Cost Versus Value in Corporate Real Estate
by Joan Meyers
As more companies move from dedicated seating environments to free address or mobile arrangements, questions about space utilization and cost can quickly become a greater focus. But cost alone should not overshadow the value that the right space can provide occupants. Over the years Gensler has used a variety of technologies, methodologies, and analysis methods to inform real estate and workplace strategies from both a cost and value perspective. Along the way, we’ve developed best practices and guidelines for data capture and analysis that have been applied to workplaces around the world. Gensler recently presented on this topic at the IFMA World Workplace Conference in Denver, Colorado and will be sharing it as part of a three part blog series.
“How and when is our space being used throughout the day?”
When planning a real estate strategy, questions about space utilization arise early on in the conversation. According to a Gensler research study, 83% of corporate real estate executives rank space utilization as the most important metric for making effective workplace decisions. However, with workplaces shifting from dedicated seating to free address environments, utilization data only provides one piece of the puzzle. Utilization addresses when a space is used, and supplementing that with how a space is used can create a broader picture, representative of both the cost and value of corporate real estate.
Cost v. Value
In essence, a workplace strategy is the alignment of an organization's work patterns with the work environment to enable both spatial and employee performance while reducing cost. These strategies often involve conversations around the cost of space versus the value of space. When the focus is on cost, conversations tend to be about density, square footage, energy consumption, and occupancy costs. When the focus is on value, conversations tend to be about efficiency, productivity, retention, and satisfaction – considerations that are more human than tactical. It’s key to understand the kind of conversation you are having about space and to consider what’s most compelling to the C-suite.
Space utilization data is particularly relevant to the cost side of the discussion. Utilization refers to how often spaces are in use over a given period of time. If every square foot of unused space is costing an organization money, then knowing how much you’re using—or not using—can create big opportunities for savings. With more organizations moving from dedicated seating to free address, agile, or mobile type spaces, there is no one-size-fits all ratio that will apply to every scenario.
In dedicated seating environments with single desk-per-person spaces, we’ve found that the average daily peak utilization is 55%, but the average daily utilization is only 45%. This might sound low but it is actually normal. With a natural rate of absenteeism at around 15% and around 20% of the onsite population actually offsite during any part of the day – at a training session or out to lunch; or even in the restroom, walking down the hallway, waiting for an elevator, etc. – that puts utilization at around 65%. Then consider that only about 80% of those people will actually be at their dedicated seat during peak time, and you’re left with 45% utilization.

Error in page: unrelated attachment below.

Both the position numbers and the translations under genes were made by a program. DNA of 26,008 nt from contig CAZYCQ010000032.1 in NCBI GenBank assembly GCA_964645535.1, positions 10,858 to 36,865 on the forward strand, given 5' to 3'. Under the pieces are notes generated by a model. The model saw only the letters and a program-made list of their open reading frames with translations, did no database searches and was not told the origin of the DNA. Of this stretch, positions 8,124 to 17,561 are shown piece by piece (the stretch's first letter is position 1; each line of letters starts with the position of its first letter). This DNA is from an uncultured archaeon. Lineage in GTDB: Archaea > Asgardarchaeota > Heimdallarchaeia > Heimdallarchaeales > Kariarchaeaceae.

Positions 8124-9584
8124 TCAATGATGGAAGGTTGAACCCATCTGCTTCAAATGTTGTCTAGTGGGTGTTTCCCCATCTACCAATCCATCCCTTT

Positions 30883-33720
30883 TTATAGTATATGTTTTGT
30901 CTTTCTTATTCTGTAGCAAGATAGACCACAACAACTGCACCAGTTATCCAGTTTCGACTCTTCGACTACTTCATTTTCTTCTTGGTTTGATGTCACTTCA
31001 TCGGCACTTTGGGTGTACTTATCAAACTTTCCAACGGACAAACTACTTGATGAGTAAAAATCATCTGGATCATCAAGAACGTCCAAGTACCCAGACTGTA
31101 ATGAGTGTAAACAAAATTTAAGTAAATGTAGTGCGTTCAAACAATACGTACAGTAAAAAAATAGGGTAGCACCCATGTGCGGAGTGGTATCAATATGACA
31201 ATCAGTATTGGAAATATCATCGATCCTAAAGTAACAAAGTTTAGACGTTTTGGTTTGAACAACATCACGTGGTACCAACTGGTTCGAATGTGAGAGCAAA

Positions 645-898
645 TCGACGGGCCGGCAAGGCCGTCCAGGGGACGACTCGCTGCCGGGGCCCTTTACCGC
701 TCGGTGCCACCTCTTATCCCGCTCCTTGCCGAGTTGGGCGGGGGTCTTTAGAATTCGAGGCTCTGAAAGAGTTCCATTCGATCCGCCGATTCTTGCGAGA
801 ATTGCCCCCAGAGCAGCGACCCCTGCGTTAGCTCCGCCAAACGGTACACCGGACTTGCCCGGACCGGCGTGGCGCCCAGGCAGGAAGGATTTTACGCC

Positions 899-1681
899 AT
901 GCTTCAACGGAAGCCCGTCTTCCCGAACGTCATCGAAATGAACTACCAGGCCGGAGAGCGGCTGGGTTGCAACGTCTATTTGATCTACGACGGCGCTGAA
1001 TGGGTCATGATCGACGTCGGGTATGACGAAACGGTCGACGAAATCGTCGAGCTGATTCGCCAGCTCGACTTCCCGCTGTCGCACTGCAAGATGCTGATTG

Making sense of utilization data in free address environments is not as simple as in dedicated seating environments. In our experience, the average target utilization for free address types of environments is 95% or higher. This is because in free address environments, the aim is for every seat to be used at least once per day. Targeting 95% instead of 100% utilization will allow people to find a place to work without too much difficulty on the days when attendance is high.
When looking at different departments, the utilization targets would be the same; however, the sharing ratios may be vastly different. This is where additional data needs to be considered. For example, most companies want their sales team to be out on the road, bringing in business. The sharing ratios for this type of department would be higher than for the marketing or accounting departments, which are typically in the office more often.
Adding value with activity data
We’ve found that after a utilization study is complete, the next questions that arise are about the activities taking place in a space: Is the space being used as it is designed or intended? Are people working on their computer engaged focused work? Are they on the phone? Are they eating at their desk?
These questions relate to how efficiently a space is meeting the needs of the occupants, which is tied to the value that a space can create. Understanding how space is currently used can help inform a workplace strategy that optimizes space, without necessarily increasing the amount of space it has.
Capturing utilization and activity data
If one wants to capture both utilization and activity data, where do you begin? In recent years there’s been a flood of new technologies and techniques for capturing data: sensors on walls, desks, or in chairs; surveyors with clipboards or tablets, self-reporting, badging, surveys; and more. All of these can be divided into three buckets of data collection methods: observation, passive, and interactive. This is the first of a three part series, and in the second post we’ll discuss the benefits and challenges of the different methods and how the data can be combined. We’ll share lessons learned and best practices for getting the most value out of your study.
Once a study is complete, the next step is to consider how the data should be analyzed and used. Stay tuned for the third post which will cover the different ways to utilize the data you’ve captured. We’ll walk through case studies for different scenarios in which real clients apply and leverage utilization and activity data to inform their strategy.